on February 10th, 1945. On Kiely's appeal under R.S. 40:47-10, the charges were tried de novo in the Hudson Common Pleas, and the conviction was reversed as not warranted by the proofs. On prosecutors' motion, Kiely was ruled to show cause before the court en banc why a writ of certiorari should not issue to review the judgment of the Pleas; and it is now argued that the evidence sustains the charges, and that the Pleas erred in reversing the conviction. The issue is before us for final adjudication on the merits. The parties have stipulated that, if the court should decide to allow the writ, the question thus raised "shall be determined on the record" made "as if the proceedings had been brought up by a writ of certiorari and judgment may be entered accordingly."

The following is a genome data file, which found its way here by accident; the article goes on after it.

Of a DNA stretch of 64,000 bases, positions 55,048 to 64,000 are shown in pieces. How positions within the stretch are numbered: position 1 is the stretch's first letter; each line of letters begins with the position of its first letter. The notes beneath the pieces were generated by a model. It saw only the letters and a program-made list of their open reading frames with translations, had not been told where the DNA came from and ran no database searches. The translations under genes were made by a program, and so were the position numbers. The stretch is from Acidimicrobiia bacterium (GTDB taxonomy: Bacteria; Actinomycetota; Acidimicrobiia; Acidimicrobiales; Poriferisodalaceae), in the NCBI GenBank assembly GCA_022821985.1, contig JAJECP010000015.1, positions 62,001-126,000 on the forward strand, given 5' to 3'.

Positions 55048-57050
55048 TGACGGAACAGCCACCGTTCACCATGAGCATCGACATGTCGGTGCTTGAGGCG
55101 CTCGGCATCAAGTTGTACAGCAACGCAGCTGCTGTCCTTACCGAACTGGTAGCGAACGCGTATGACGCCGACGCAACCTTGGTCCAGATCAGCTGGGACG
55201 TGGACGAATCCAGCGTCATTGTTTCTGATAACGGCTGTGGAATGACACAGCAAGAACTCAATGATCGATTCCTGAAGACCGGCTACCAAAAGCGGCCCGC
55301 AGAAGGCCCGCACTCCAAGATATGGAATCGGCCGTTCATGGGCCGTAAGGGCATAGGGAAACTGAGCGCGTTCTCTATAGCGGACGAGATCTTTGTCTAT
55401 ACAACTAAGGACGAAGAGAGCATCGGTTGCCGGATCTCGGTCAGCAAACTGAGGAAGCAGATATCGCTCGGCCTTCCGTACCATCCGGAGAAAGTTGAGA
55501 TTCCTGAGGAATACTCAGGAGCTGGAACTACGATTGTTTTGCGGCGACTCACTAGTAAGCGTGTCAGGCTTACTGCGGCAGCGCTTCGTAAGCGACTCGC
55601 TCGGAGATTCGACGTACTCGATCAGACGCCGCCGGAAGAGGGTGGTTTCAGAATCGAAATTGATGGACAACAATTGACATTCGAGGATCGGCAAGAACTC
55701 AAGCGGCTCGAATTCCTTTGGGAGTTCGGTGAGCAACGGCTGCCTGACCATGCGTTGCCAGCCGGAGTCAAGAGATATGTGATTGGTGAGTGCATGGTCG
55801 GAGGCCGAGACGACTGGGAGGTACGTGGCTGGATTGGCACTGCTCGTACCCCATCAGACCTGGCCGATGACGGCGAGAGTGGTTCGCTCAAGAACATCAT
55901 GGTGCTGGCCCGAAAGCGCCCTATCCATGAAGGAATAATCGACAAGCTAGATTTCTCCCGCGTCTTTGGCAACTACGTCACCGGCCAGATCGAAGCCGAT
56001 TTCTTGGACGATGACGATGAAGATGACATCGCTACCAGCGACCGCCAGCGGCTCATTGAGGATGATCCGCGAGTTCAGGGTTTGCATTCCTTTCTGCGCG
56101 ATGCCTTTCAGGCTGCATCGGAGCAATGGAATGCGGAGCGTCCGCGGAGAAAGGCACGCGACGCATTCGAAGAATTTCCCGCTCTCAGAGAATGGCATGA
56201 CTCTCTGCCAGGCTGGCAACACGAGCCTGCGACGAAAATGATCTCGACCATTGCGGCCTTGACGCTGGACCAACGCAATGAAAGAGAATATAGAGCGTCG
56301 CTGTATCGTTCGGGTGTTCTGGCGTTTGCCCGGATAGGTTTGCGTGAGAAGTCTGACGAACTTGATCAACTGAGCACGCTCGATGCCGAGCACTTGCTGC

R.S. 2:81-8 requires that there be a trial de novo in this court, notwithstanding such a trial was had in the Pleas. In such cases, the Pleas exercises the summary statutory jurisdiction only; and, at all events, this court is called upon to "review," on the facts as well as the law, the "dismissal" of the holder of a municipal office or position removable only for cause and after trial. Vide, City of Plainfield v. McGrath, 117 N.J.L. 348.